Every Week the Editor-in-Chief selects an Article of the Week from the current issue of BJUI. The abstract is reproduced below and you can click on the button to read the full article, which is freely available to all readers for at least 30 days from the time of this post.
In addition to the article itself, there is an accompanying editorial written by a prominent member of the urological community. This blog is intended to provoke comment and discussion and we invite you to use the comment tools at the bottom of each post to join the conversation.
If you only have time to read one article this week, it should be this one.
Symptom burden and information needs in prostate cancer survivors: a case for tailored long-term survivorship care
To determine the relationship between long-term prostate cancer survivors’ symptom burden and information needs.
Patients and Methods
We used population-based data from the Michigan Prostate Cancer Survivor Study (2499 men). We examined unadjusted differences in long-term information needs according to symptom burden and performed multivariable logistic regression to examine symptom burden and information needs adjusting for patient characteristics.
High symptom burden was reported across all domains (sexual 44.4%, urinary 14.4%, vitality 12.7%, bowel 8.4%, emotional 7.6%) with over half of respondents (56%) reporting they needed more information. Top information needs involved recurrence, relationships, and long-term effects. Prostate cancer survivors with high symptom burden more often searched for information regardless of domain (P < 0.05). High sexual burden was associated with greater need for information about relationships [odds ratio (OR) 2.05, 95% confidence interval (CI) 1.54–2.72] and long-term effects (OR 1.60, 95% CI 1.23–2.07). High bowel burden was associated with greater information need for long-term effects (OR 2.28, 95% CI 1.43–3.63).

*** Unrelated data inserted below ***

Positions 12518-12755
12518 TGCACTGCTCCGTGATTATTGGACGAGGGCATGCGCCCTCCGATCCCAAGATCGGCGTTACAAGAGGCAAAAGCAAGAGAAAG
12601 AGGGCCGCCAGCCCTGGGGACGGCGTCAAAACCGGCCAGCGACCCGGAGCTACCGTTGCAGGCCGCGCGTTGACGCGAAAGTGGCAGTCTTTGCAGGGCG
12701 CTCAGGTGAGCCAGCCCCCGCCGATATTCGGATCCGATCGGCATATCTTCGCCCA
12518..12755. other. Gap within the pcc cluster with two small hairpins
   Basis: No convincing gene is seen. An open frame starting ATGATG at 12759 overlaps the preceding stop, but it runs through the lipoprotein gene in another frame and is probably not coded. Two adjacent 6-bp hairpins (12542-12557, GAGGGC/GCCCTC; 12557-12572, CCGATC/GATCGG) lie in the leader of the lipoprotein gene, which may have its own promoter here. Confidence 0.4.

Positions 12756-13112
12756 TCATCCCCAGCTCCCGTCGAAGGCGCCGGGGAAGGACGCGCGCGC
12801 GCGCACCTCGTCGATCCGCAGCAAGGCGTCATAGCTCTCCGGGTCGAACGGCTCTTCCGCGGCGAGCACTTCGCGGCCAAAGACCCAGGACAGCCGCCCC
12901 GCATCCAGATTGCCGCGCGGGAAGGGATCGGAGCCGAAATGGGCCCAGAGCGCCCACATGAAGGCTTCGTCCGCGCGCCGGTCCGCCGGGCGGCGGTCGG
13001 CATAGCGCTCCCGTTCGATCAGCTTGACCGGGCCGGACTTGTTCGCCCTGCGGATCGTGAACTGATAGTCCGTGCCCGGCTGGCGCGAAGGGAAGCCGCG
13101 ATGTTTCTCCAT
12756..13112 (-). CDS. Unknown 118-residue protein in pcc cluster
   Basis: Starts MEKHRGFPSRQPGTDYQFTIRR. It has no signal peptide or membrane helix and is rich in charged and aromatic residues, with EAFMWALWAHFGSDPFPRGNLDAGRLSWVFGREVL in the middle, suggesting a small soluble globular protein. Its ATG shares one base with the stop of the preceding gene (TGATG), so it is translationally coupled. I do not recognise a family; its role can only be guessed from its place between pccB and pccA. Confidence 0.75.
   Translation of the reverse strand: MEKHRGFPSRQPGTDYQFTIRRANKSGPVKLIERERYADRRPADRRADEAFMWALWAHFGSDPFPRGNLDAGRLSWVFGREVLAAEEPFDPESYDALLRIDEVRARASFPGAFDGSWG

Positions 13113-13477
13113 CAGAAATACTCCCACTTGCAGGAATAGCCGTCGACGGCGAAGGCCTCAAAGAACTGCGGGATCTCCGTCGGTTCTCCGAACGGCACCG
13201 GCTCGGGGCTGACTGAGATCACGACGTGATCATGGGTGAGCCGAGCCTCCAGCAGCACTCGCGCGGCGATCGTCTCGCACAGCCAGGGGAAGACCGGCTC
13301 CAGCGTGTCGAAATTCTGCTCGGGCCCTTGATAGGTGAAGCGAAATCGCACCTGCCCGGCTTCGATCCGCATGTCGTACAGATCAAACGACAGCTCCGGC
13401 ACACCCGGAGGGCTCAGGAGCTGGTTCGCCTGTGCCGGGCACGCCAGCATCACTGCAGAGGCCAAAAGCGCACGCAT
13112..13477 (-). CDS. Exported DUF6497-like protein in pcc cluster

Long-term prostate cancer survivors with high symptom burden need more supportive information. Tailoring information to these needs may be an efficient approach to support the growing population of long-term prostate cancer survivors.